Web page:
Shares of Stitch Fix, Inc. (NASDAQ: SFIX) were heading lower last month, falling 17% according to data from S&P Global Market Intelligence. There was little news out on the company during May, but doubts seemed to be building about the styling service’s prospects as it sold off following presentations at a couple of industry conferences. Investors also looked ahead to the company’s third-quarter earnings report, which came out on June 7.
Stitch Fix’s highest-volume trading day of the month came on May 16, when shares dipped 1.3% as it presented at the JPMorgan Technology, Media & Communications Conference. In that presentation, CEO Katrina Lake highlighted the way the company innovates and uses data science and algorithms to gain an advantage over traditional retail. She also discussed the role stylists play in the company’s business.
Later in the month, the stock declined 3.5% on May 30 after Lake said at Recode’s Code Conference that the company didn’t see Amazon as a threat even as the e-commerce giant has recently launched Prime Wardrobe, a service that allows customers to pay for clothes that they keep, but notably lacks a stylist. Lake also said her company hadn’t had any “serious discussions” about combining with Amazon, a reflection some have suspected that an acquisition could be in the company’s future.
However, those presentations weren’t enough to convince investors who have had doubts about the stock since its IPO last November.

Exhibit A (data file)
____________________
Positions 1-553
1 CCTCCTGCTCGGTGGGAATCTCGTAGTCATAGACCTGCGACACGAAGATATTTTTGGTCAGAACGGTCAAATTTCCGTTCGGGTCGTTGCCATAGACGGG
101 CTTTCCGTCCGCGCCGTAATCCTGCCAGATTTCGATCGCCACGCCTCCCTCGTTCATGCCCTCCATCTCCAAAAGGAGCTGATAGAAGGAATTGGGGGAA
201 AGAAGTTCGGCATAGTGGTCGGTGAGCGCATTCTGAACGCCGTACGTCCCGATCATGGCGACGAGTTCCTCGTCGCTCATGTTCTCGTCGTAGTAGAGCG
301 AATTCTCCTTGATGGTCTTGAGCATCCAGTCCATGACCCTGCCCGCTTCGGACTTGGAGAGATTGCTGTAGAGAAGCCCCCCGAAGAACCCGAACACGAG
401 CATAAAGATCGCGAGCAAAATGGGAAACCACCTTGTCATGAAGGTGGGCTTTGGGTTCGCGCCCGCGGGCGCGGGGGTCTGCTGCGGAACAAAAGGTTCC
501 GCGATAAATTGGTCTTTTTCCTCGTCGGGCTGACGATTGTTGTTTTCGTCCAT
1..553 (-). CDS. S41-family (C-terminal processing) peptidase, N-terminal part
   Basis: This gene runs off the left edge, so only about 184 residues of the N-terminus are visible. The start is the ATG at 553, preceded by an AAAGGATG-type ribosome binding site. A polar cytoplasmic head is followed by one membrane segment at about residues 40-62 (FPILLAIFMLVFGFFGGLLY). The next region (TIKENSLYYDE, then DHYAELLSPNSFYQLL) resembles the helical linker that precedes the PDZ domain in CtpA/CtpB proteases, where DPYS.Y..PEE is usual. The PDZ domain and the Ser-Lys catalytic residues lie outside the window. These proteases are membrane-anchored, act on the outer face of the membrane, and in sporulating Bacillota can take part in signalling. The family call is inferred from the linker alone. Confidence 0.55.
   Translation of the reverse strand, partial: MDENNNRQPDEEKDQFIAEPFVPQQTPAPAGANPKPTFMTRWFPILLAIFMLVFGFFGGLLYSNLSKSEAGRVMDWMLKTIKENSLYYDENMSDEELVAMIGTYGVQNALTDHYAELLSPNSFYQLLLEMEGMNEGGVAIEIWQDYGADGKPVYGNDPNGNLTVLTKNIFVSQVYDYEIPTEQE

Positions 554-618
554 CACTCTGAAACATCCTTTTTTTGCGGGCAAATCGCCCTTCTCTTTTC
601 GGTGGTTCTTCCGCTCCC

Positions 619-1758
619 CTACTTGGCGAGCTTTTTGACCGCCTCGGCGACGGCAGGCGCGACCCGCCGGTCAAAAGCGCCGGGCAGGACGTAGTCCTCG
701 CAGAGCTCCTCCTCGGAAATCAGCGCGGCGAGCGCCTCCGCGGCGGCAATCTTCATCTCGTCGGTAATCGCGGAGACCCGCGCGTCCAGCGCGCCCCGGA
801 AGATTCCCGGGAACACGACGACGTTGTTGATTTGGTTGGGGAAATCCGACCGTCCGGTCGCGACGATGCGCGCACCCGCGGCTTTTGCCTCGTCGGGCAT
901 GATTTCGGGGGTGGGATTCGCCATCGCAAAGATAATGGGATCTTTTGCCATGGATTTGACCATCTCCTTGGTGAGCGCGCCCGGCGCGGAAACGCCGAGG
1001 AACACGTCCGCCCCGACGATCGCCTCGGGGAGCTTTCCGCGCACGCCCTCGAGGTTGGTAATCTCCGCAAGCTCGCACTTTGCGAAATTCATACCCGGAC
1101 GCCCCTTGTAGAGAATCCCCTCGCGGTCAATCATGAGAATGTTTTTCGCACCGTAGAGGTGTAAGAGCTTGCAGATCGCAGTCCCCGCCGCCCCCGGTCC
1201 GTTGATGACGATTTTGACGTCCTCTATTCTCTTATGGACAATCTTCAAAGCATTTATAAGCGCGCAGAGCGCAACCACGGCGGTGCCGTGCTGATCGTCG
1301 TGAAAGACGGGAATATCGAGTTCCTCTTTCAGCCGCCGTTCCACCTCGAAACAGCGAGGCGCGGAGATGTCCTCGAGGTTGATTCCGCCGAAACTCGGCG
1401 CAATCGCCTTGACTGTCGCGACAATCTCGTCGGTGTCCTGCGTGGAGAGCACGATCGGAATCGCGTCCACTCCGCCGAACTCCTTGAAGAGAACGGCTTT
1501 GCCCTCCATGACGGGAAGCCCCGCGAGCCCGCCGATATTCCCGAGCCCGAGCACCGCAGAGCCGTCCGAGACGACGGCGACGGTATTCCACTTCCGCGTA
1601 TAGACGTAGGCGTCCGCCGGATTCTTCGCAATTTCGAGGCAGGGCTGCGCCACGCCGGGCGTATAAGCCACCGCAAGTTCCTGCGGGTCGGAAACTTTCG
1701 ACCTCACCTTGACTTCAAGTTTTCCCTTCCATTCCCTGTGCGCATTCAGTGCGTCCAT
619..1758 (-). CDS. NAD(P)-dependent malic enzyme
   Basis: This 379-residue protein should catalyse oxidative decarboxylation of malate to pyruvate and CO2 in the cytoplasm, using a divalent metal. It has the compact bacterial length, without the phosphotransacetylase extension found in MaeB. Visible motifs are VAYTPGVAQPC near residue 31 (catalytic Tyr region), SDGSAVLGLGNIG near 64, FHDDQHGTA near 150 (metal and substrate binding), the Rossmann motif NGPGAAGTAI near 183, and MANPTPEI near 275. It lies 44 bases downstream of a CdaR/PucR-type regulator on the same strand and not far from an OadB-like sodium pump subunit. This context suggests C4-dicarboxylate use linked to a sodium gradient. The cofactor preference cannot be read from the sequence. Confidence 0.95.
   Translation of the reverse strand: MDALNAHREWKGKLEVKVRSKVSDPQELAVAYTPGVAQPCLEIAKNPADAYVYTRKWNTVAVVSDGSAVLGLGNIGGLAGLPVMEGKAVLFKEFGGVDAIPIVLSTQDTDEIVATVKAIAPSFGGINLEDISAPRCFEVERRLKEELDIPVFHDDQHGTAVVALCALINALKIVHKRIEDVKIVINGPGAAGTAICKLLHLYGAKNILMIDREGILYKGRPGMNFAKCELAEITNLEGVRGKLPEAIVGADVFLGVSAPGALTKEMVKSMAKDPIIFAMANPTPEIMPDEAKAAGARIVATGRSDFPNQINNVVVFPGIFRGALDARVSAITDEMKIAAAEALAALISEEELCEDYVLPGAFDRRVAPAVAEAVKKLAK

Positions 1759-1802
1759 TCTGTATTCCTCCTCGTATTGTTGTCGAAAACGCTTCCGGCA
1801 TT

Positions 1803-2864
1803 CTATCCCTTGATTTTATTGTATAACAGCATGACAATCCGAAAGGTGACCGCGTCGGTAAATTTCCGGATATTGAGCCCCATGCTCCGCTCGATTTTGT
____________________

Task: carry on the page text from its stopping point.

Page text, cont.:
The company’s third-quarter earnings report, on the other hand, did much to assuage those concerns as Stitch Fix showed off accelerating revenue growth, with sales increasing 29% in the quarter, and its earnings per share coming in at $0.09, tripling analyst estimates of $0.03. As a result, the stock surged 26.5%.
Stitch Fix also said it was launched a service for kids, a sign of more untapped growth opportunities ahead. As the leader in the growing subscription-clothing-box industry, Stitch Fix appears to have a bright future ahead of it. Following the third-quarter report, it seems like the May sell-off was just a minor speed bump.
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John Mackey, CEO of Whole Foods Market, an Amazon subsidiary, is a member of The Motley Fool’s board of directors. Jeremy Bowman owns shares of Stitch Fix. The Motley Fool owns shares of and recommends Amazon. The Motley Fool owns shares of Stitch Fix. The Motley Fool has a disclosure policy.